Fox retracts Seth Rich murder conspiracy
Fox News has retracted a report about a US Democratic party employee whose murder last year has fuelled a right-wing conspiracy theory.
The cable network's report made an unsubstantiated link between Seth Rich's death and Wikileaks' leak of hacked DNC emails.
The victim's own family have debunked the report, imploring Fox News to stop reporting it.
Mr Rich, 27, was shot dead in Washington DC, last year.
Police say evidence suggests the former Democratic National Committee (DNC) staff member was the victim of a botched robbery. No arrest has been made.
'Fake news story'
On Tuesday, Fox deleted its story, but said it would continue investigating his death.
"On May 16, a story was posted on the Fox News website on the investigation into the 2016 murder of DNC Staffer Seth Rich," the network said in a statement.
"The article was not initially subjected to the high degree of editorial scrutiny we require for all our reporting.
"Upon appropriate review, the article was found not to meet those standards and has since been removed."
Mr Rich was shot in the back on 10 July last year in the north-west of the city at the Bloomingdale neighbourhood, where residents have reported a spate of gunpoint robberies.
Following his death, some right-wing media suggested his killing was revenge by figures linked to the Hillary Clinton campaign for allegedly leaking embarrassing DNC emails to Wikileaks.
Wikileaks itself fuelled the conspiracy theory by offering a reward for the capture of Mr Rich's killer and hinting that he may have been the source of the emails.
No evidence has emerged to indicate that Mr Rich provided the emails to the anti-secrecy organisation.
Fox News this month published and aired reports on Washington affiliate WTTG-TV, citing Rod Wheeler, a contributor to the cable network and private investigator, who said he was being paid by the Rich family to look into the murder.
He said evidence showed Mr Rich was in contact with Wikileaks before his death.
The Rich family rejected his claim and released a statement through a spokesman saying: "Anyone who continues to push this fake news story after it was so thoroughly debunked is proving to the world they have a transparent political agenda or are a sociopath."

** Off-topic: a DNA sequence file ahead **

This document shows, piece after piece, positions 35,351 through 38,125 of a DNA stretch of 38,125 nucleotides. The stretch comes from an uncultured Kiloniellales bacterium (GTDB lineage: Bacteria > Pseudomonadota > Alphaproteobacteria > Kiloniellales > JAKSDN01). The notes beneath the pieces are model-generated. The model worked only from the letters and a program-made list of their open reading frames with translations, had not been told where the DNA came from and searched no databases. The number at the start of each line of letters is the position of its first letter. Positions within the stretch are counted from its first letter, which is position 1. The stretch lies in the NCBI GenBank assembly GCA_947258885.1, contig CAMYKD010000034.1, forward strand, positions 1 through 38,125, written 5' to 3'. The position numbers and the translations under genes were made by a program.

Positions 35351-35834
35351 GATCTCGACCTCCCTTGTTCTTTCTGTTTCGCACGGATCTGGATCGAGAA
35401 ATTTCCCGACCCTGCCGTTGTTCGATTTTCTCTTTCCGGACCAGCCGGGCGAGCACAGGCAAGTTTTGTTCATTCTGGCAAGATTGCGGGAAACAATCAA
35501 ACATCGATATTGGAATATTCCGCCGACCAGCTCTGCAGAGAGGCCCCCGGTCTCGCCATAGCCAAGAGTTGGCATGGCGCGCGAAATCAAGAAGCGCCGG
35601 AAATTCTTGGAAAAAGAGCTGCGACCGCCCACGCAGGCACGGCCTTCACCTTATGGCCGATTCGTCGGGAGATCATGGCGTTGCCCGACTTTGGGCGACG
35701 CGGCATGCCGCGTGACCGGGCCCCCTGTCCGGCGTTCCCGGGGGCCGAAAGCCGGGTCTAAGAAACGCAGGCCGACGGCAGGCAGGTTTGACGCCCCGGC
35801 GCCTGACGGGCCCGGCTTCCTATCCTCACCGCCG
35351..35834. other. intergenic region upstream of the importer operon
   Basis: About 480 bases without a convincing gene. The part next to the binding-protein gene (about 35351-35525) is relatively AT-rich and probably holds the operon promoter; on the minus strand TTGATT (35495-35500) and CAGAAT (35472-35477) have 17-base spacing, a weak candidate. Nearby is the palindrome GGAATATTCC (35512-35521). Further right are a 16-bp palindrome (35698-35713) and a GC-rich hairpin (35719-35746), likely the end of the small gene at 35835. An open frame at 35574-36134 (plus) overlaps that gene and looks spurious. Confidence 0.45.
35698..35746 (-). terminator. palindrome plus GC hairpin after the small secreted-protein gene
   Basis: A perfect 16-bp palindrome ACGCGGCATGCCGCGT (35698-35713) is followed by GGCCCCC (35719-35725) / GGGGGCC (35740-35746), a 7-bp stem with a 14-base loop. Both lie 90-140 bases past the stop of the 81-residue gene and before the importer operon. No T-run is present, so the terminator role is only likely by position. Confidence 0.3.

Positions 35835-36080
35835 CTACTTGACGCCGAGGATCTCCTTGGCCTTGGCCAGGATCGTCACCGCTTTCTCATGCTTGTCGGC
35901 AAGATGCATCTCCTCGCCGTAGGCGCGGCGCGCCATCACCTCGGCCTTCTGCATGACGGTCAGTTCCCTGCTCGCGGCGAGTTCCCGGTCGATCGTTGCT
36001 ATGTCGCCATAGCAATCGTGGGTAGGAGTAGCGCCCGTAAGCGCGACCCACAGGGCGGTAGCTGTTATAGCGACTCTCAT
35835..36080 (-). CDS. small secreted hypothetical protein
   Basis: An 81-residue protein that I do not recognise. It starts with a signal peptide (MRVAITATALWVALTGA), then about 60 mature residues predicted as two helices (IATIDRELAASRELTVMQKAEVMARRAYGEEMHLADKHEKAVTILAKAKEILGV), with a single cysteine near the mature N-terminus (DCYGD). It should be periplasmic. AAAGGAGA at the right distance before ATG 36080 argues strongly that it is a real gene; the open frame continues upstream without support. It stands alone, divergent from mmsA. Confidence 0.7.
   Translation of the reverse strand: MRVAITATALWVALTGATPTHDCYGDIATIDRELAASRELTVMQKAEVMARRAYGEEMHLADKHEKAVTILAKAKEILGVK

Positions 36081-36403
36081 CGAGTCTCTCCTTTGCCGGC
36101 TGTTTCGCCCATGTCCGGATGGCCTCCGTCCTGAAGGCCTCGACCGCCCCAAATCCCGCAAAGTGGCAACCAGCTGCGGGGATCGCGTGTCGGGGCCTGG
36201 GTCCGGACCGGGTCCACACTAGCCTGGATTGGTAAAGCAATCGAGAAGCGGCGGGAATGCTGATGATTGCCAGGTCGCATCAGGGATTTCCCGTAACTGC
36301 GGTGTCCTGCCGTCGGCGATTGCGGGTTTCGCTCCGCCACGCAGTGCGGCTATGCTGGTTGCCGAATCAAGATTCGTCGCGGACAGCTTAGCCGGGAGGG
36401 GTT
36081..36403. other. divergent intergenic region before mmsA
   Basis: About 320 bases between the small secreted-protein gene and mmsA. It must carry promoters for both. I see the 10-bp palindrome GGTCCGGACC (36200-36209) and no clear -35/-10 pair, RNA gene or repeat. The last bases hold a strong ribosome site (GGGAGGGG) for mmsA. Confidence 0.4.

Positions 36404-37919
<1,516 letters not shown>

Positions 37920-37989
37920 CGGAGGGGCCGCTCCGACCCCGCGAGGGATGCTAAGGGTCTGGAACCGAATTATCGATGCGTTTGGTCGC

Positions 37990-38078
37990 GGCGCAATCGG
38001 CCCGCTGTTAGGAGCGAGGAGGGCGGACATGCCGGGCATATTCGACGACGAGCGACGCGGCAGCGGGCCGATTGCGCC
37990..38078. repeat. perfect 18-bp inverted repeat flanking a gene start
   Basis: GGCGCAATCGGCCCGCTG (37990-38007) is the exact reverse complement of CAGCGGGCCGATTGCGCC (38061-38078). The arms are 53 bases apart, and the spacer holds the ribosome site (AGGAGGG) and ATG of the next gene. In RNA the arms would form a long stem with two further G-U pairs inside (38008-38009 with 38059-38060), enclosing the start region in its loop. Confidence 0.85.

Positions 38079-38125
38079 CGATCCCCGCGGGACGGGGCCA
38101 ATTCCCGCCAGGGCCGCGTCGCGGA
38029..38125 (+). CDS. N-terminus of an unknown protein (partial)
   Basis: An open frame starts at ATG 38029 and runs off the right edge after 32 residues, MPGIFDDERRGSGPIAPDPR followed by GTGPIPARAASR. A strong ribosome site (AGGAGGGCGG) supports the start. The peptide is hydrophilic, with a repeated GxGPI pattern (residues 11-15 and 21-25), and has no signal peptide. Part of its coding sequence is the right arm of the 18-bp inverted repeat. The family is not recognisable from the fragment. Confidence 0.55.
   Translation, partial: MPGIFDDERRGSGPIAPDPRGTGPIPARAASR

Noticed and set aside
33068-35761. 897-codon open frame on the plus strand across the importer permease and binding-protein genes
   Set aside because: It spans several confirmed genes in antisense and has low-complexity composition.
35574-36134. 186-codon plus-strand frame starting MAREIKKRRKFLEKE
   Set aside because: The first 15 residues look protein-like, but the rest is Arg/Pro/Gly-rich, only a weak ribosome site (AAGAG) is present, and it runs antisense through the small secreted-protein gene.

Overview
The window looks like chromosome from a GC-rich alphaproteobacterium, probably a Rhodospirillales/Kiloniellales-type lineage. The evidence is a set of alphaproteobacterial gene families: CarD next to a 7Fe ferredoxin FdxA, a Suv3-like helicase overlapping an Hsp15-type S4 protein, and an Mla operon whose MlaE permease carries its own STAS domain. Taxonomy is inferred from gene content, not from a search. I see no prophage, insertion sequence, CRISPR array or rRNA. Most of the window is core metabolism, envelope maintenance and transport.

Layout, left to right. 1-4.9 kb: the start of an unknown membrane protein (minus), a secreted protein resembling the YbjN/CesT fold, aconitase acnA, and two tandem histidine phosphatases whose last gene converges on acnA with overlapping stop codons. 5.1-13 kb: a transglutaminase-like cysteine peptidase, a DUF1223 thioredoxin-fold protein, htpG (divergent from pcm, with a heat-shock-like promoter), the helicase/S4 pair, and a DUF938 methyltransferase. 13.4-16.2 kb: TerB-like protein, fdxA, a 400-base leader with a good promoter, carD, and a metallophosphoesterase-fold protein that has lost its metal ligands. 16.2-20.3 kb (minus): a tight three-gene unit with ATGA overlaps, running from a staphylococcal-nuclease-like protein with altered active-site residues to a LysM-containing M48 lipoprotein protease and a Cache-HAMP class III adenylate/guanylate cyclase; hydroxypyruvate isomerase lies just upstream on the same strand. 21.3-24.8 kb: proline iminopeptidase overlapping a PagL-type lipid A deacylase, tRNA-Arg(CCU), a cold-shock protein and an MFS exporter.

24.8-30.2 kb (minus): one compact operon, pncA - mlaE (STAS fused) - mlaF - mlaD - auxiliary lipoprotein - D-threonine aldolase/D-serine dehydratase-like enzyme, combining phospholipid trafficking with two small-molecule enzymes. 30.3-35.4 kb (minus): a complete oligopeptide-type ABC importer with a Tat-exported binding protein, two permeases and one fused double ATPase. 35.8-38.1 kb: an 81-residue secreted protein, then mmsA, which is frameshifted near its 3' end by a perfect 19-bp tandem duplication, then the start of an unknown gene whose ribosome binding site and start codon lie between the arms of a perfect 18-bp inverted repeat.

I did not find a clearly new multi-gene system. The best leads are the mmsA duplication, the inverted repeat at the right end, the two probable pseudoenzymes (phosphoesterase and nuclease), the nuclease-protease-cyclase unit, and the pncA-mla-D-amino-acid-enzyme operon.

WTTG-TV later retracted the report, acknowledging Mr Wheeler had no evidence to support the claim. However, the story initially remained on Fox's website.
Mr Wheeler told CNN the source for his assertion was a reporter at Fox News.
The Rich family sent Mr Wheeler a cease-and-desist letter and threatened legal action if he continued to discuss the case.
But Fox News host Sean Hannity continued to fan the conspiracy theory on his show, prompting the family to write a letter urging the programme to stop disseminating the claims.
Mr Hannity defended his decision to continue promoting the story on Twitter on Tuesday, suggesting an online entrepreneur, Kim Dotcom, can back up the claim.
Mr Dotcom, who is currently fighting extradition to the US from New Zealand on copyright infringement and money laundering charges, said he has evidence to support the conspiracy theory.
Brad Bauman, a spokesman for the Rich family, told CNN they were grateful for the retraction.
"The family would like to thank Fox News for their retraction on a story that has caused deep pain and anguish to the family and has done harm to Seth Rich's legacy," he said.
"We are hopeful that in the future Fox News will work with the family to ensure the highest degree of professionally and scrutiny is followed so that only accurate facts are reported serving this case."